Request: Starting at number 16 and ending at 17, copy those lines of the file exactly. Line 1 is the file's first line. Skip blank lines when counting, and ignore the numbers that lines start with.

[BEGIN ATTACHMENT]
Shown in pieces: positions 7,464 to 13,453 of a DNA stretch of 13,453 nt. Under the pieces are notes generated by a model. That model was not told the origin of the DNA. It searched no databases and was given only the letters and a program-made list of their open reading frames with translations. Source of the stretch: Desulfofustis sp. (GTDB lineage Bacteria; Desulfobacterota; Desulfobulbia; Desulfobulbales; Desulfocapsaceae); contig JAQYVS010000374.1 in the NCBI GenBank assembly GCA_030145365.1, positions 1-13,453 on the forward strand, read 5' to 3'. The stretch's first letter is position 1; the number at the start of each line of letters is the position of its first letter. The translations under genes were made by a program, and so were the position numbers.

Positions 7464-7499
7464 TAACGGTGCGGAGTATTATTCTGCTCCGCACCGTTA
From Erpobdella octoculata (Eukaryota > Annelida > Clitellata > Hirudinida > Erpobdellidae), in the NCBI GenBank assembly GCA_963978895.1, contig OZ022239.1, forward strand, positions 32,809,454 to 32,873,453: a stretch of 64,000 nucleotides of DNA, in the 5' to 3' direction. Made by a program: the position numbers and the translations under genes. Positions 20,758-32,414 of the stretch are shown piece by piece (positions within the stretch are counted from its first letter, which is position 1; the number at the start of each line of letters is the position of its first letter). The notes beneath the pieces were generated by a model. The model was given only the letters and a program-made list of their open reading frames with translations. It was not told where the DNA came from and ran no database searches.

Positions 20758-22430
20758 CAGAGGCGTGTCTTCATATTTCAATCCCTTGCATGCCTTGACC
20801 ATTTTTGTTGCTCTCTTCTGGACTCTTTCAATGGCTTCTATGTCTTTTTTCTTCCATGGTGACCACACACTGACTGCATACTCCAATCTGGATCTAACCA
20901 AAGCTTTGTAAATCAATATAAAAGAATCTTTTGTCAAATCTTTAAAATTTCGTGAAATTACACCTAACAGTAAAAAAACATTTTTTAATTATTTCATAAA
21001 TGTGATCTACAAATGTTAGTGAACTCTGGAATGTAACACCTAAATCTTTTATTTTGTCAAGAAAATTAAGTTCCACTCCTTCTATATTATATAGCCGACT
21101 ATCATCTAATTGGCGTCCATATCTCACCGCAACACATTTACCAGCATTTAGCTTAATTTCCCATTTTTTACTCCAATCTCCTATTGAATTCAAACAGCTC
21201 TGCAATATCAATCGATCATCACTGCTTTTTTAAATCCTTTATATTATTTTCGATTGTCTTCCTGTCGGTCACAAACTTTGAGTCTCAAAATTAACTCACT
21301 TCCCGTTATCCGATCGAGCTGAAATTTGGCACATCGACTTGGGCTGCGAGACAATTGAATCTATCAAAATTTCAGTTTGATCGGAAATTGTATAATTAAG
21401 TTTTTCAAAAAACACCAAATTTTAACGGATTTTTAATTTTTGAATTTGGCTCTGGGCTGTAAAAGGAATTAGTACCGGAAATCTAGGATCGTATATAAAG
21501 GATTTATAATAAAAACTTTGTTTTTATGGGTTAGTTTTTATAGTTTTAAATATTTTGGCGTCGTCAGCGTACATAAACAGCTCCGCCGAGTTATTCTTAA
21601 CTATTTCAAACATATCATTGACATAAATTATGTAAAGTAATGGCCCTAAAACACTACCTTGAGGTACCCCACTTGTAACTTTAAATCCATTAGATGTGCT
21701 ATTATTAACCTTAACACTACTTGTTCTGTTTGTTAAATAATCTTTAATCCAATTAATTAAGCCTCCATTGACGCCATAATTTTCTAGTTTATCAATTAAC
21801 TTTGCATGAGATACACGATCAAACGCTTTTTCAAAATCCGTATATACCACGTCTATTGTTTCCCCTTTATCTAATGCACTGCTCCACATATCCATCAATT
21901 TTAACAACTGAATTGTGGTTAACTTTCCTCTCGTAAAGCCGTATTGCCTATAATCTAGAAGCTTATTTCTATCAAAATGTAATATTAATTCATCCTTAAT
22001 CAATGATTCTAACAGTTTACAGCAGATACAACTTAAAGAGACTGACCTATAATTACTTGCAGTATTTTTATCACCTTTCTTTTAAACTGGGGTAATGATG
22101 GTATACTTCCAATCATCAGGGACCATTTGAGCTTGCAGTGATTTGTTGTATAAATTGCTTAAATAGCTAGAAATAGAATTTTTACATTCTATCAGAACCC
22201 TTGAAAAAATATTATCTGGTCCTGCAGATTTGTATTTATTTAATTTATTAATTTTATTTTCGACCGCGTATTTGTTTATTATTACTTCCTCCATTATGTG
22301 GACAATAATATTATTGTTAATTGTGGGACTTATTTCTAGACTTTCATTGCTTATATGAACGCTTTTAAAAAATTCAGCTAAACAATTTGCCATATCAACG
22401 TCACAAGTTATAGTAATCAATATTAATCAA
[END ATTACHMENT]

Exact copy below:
21701 ATTATTAACCTTAACACTACTTGTTCTGTTTGTTAAATAATCTTTAATCCAATTAATTAAGCCTCCATTGACGCCATAATTTTCTAGTTTATCAATTAAC
21801 TTTGCATGAGATACACGATCAAACGCTTTTTCAAAATCCGTATATACCACGTCTATTGTTTCCCCTTTATCTAATGCACTGCTCCACATATCCATCAATT